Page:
The simplest way to alert customers to other options without the risk of having Google associate the wrong keywords with your product is to include some sort of “Available in other colors” (materials works too, if that applies) note in your product description.

3. Get a Dynamic Retargeting Campaign Running

Retargeting campaigns are great for everybody. After all, they showed an interest in you once, so staying top of mind is an easy way to lure them back in. This works particularly well for eCommerce, where a lot of the purchase decision is often driven by emotion. They might have said “no” the first time, but the more times you tempt them, the more likely they are to give and buy your product.

Odds are, if you’ve used the internet before, you’ve probably been targeted by a dynamic remarketing campaign.

Remember when you were looking at that fancy pair of galoshes a while back? You decided not to buy them, but then those galoshes haunted you around the web for the next two weeks until you were convinced that the galoshes gestapo was following your every movement. Only then did you finally cave and buy those galoshes.

Galoshes Gestapo: 1. You: 0.

That’s dynamic remarketing.

Normally, setting up a retargeting campaign in AdWords takes some effort and creativity. Fortunately, for Google Shopping Campaigns, Google does most of the work for you—provided you’ve got a well-structured feed (please tell me your feed’s in order by now…).

Here’s how it works.

The campaign pulls the image and information from the products the consumer viewed on your site and references them to your product feed. Then Google dynamically inserts the product info from your feed into an ad template.

Nice! All the extra credit of retargeting without the extra work! Google has even made an extensive list of templates for you to use, so all you have to do is plug and play once your feed is done and you’ve installed the dynamic remarketing tag on your site.

So, even if you don’t drive a ton of traffic through retargeting, it’s still a great part of any campaign. Extra sales for very little extra work? Sign me up!

4. Setup Value Tracking

Tracking advertising ROI is important for any company, but it never ceases to amaze me how few companies actually know what kind of return they are getting on their advertising dollars.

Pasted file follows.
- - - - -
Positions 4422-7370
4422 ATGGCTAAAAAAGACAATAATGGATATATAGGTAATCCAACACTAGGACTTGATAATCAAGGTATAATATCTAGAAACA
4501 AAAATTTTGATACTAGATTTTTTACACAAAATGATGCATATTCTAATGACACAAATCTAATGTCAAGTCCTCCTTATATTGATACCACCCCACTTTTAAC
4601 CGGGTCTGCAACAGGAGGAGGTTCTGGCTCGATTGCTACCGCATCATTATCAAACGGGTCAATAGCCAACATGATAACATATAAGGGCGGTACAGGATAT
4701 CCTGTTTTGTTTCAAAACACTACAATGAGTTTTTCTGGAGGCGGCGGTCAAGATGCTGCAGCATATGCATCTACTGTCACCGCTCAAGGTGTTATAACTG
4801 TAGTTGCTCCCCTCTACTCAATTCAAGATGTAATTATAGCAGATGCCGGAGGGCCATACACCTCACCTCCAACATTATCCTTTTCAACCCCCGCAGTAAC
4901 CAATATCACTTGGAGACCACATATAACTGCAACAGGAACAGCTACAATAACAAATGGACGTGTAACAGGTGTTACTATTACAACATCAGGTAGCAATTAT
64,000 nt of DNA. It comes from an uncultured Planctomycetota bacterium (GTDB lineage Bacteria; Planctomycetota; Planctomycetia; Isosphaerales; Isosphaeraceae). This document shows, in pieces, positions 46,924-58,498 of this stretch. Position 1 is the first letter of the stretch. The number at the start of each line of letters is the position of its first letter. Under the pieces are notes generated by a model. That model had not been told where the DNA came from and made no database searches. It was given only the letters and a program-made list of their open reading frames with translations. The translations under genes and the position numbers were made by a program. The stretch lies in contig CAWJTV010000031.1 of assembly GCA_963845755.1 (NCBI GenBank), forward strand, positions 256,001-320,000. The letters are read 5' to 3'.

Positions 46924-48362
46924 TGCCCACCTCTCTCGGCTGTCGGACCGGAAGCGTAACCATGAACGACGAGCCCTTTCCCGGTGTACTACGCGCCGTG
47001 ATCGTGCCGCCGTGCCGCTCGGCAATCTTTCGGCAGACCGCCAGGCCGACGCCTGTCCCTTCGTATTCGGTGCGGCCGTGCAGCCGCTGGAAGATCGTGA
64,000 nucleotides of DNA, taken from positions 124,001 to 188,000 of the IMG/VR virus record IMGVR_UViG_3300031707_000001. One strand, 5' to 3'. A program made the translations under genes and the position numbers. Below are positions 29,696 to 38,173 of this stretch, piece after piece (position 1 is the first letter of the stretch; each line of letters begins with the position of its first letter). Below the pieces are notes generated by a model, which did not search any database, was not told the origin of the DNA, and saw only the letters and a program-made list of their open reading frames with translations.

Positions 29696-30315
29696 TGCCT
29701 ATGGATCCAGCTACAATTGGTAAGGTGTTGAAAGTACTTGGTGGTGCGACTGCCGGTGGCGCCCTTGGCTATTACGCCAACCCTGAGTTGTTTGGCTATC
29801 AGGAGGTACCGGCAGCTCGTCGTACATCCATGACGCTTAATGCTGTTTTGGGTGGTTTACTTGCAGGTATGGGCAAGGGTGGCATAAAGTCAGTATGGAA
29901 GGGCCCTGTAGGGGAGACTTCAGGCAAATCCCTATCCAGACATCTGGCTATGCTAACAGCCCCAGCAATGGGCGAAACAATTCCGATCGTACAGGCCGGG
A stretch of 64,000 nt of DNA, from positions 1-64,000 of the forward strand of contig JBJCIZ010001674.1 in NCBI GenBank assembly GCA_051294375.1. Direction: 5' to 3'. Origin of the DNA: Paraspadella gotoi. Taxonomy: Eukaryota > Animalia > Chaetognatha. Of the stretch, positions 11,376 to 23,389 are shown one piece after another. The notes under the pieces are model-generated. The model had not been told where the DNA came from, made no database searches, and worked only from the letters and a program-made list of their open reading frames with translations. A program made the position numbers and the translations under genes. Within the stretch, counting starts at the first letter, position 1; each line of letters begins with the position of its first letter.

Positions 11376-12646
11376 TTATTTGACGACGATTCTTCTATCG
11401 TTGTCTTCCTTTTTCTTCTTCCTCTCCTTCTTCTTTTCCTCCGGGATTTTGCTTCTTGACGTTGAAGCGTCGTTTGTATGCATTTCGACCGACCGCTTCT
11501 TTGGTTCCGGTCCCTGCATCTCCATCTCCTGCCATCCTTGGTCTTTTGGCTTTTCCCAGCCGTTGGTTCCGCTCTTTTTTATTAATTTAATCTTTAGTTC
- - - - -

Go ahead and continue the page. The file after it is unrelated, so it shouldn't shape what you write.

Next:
counting money

For eCommerce companies, determining ROI is particularly easy. With just a little bit of effort, you can actually track your revenue-per-click and compare it against your cost-per-click. With those two figures in hand, it’s a straightforward process to determine what’s working and what isn’t.

Value tracking allows you to focus your time and money where it really counts. It also gives you a data-driven way to make changes to products that aren’t performing well. Since it’s so easy to implement into a Google Shopping Campaign, it’s silly not to use it!


Setting up a Google Shopping Campaign is not the same thing as setting up a successful Google Shopping Campaign.

If you want to get the most out of your online store, you’re going to have to do a little extra work. Fortunately, a little extra effort today makes huge differences tomorrow, so it’s well worth the time to make sure your feed is set up right (including that barcode and brand…) and that you have a good retargeting campaign and value tracking in place.

By the way, if you’d like any help optimizing your eCommerce campaigns, let us know here or in the comments. We’d love to help!

Still have questions? Have a problem we failed to cover here? Leave a comment below and we’d be happy to help you out!

  • AdWords

Andrew Warren

Andrew Warren

Andrew Warren is our beardiest Client Account Manager. When he's not making awesome ecommerce campaigns you'll find him at the Army surplus trying on boots and ordering regular shoppers around.